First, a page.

But it was more interesting to read J. Allen Hynek’s books from this perspective. Most readers focus on his UFO evidence, of course, but if you start looking at what he felt made a reliable witness, and how that changed over time, it starts to become pretty obvious he, too, had some clear biases. In the beginning, he seems to have become troubled by his inability to reconcile his initial UFO skepticism with his sexist belief that traditionally masculine men, particularly men in uniform, couldn’t suffer from effeminate hysteria or the psychological errors—which in those days were treated as a weakness, and therefore something that classified a person with women, queers, etc. on the outside of mainstream culture. He isn’t doctrinaire about it, and he certainly refers to women on occasion, but the overarching theme comes through pretty clearly, particularly when describing how his initial skepticism gave way to belief through repeated work with enlisted military men.
I didn’t know how hard to push this theme, however, until I read the opening chapter of The Close Encounters Man, the recent biography of Hynek. It’s spotty on the first several decades of his life, condensing them all down to a couple of pages, but I found this anecdote particularly telling:
Finally settled on a career in science, he made the unlikely decision to pledge Alpha Tau Omega, a predominantly athletic fraternity.
If I read between the lines correctly, it sounds like the undersized science nerd bought his way into a frat by basically doing athletes’ homework for them in exchange for help getting dates. He even changed his name to fit in better, and kept the new name for the rest of his life. It seems that his high school and college experiences gave him a strong affection and respect for a certain stereotypically masculine archetype, if his later conclusions are any guide, and as much as I don’t like to psychoanalyze dead people, it’s hard not to draw a line straight from this to his difficulty in separating his feelings of admiration for airmen, soldiers, and other grownup frat boys from the utter lack of evidence that the things they claimed to see were actually alien or occult machines flying in the skies. It was easier to imagine space poltergeists than to imagine that real men might be in error, or even irrational.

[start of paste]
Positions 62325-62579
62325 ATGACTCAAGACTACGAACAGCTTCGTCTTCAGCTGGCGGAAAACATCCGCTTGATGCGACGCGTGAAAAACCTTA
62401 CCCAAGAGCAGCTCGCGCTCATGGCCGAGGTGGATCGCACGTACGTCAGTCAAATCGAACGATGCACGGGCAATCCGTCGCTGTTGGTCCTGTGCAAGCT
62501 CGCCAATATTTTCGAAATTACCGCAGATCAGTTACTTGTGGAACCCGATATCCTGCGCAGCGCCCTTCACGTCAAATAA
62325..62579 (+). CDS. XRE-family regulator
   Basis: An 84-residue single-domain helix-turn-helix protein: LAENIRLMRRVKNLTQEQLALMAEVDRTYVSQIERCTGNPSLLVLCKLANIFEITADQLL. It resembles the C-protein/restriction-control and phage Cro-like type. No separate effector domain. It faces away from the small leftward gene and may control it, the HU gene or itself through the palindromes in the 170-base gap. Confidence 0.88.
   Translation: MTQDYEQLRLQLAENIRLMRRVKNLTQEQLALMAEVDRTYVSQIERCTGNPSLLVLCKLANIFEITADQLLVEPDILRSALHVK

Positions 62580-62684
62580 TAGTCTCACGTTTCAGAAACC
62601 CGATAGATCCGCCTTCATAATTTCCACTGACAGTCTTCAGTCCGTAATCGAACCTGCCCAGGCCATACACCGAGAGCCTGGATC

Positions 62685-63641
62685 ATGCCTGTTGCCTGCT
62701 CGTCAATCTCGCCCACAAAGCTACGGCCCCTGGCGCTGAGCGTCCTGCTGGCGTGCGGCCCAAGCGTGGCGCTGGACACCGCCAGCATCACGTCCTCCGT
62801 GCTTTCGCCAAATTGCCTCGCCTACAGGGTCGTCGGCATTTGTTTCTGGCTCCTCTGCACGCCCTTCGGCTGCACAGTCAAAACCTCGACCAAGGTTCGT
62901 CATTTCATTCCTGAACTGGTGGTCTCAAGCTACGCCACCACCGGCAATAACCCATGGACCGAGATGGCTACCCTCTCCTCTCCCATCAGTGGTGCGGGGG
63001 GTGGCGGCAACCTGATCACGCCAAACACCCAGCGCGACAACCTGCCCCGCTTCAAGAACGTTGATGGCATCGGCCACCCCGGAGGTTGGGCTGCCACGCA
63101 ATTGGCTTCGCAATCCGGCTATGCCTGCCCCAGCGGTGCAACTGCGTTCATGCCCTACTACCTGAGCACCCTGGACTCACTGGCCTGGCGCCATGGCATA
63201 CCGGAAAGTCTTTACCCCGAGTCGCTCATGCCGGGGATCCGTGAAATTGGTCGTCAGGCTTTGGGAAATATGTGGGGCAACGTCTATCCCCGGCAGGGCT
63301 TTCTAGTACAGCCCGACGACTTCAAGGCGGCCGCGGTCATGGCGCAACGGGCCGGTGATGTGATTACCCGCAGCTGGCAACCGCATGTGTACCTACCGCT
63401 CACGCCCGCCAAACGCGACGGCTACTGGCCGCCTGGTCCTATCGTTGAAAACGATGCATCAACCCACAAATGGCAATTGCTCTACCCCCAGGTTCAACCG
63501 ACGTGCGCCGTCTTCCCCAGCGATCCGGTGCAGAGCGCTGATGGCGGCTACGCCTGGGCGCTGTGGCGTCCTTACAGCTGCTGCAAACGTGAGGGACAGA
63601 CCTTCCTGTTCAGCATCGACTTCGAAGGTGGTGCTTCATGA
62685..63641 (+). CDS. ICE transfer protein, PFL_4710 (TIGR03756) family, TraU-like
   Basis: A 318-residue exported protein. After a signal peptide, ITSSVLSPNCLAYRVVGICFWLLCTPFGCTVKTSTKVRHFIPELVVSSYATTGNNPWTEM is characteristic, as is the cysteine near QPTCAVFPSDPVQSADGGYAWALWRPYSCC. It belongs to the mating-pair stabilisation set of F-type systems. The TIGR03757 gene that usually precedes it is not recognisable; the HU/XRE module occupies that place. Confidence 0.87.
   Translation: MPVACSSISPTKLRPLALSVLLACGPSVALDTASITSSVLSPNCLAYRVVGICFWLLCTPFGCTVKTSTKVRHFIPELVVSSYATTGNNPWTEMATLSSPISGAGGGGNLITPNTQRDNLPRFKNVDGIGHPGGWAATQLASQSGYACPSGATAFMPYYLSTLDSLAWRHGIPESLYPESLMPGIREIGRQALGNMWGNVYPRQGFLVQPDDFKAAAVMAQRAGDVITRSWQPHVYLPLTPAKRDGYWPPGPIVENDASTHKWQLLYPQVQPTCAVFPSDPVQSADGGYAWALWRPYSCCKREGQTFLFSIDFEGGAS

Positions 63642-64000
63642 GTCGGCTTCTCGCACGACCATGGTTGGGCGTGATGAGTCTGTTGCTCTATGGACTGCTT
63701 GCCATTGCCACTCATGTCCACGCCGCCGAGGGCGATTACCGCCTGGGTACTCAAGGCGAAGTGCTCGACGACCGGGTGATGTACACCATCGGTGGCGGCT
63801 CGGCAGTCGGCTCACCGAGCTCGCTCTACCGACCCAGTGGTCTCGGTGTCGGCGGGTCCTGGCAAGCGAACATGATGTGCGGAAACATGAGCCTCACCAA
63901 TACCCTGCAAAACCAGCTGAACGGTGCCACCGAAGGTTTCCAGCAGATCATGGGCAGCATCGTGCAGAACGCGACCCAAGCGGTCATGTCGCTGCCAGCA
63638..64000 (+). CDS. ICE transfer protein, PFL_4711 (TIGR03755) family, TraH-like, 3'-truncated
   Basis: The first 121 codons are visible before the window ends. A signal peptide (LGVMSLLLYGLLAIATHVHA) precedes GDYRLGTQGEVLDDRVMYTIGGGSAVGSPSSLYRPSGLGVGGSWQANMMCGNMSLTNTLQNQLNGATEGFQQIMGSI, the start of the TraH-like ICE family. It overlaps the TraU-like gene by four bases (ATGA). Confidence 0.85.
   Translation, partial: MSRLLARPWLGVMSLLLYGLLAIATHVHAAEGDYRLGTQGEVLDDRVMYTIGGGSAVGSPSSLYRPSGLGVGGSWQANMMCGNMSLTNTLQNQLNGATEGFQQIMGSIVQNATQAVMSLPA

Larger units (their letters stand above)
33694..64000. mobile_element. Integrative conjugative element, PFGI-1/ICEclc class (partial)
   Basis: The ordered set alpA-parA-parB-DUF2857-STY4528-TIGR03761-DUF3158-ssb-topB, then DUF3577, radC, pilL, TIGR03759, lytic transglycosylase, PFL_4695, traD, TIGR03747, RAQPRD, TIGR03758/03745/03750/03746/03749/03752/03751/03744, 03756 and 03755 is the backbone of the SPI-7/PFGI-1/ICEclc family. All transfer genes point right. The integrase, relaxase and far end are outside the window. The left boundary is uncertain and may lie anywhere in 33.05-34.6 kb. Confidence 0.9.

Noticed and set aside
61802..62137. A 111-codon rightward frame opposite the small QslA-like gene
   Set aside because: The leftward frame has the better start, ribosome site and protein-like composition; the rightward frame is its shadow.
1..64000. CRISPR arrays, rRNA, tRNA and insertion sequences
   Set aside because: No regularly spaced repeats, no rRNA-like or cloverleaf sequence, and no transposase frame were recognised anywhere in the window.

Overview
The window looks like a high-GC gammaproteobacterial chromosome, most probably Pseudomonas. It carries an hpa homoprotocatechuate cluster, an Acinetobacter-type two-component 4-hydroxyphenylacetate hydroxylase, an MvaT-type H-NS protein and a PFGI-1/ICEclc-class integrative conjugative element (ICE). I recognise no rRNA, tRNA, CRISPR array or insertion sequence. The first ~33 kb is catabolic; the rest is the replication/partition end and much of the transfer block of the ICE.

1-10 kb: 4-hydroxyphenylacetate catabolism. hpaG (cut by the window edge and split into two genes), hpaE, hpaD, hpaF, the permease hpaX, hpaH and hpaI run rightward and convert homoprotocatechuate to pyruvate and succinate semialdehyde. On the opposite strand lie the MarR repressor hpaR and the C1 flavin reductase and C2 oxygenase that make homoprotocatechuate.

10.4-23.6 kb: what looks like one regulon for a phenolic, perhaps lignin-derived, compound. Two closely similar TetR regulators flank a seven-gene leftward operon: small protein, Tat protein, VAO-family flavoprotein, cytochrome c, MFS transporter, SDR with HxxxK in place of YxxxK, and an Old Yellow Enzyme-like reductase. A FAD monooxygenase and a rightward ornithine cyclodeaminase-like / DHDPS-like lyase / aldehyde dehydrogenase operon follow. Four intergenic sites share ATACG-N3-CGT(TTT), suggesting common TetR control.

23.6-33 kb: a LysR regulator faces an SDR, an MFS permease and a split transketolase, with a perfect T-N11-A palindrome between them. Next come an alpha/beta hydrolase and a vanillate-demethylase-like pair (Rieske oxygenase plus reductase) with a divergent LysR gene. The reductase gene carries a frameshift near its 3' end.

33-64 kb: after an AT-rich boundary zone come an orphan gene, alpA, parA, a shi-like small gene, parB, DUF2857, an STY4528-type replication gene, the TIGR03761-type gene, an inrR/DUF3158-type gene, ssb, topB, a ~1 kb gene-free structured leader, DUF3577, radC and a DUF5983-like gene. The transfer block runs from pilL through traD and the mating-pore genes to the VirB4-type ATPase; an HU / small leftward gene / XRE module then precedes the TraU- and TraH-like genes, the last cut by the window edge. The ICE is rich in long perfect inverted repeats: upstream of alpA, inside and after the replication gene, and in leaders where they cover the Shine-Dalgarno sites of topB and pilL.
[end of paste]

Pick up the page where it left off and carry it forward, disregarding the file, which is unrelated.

I especially liked this anecdote because I love parallelism, and it allows me to create an echo between Hynek’s experience and James Dean’s. Dean also joined a fraternity dominated by jocks, but he had the opposite experience. Rather than spending four years trading favors to be part of their world, Dean lasted about four months. He got mad at what we would today call their culture of toxic masculinity, and it all ended at a party when the brothers called him gay and he punched one in the nose. Like I said, I like parallelism, and the unintentional echo makes for good art—and also an object lesson.
I am an author and researcher focusing on pop culture, science, and history. Bylines: New Republic, Esquire, Slate, etc. There's more about me in the About Jason tab.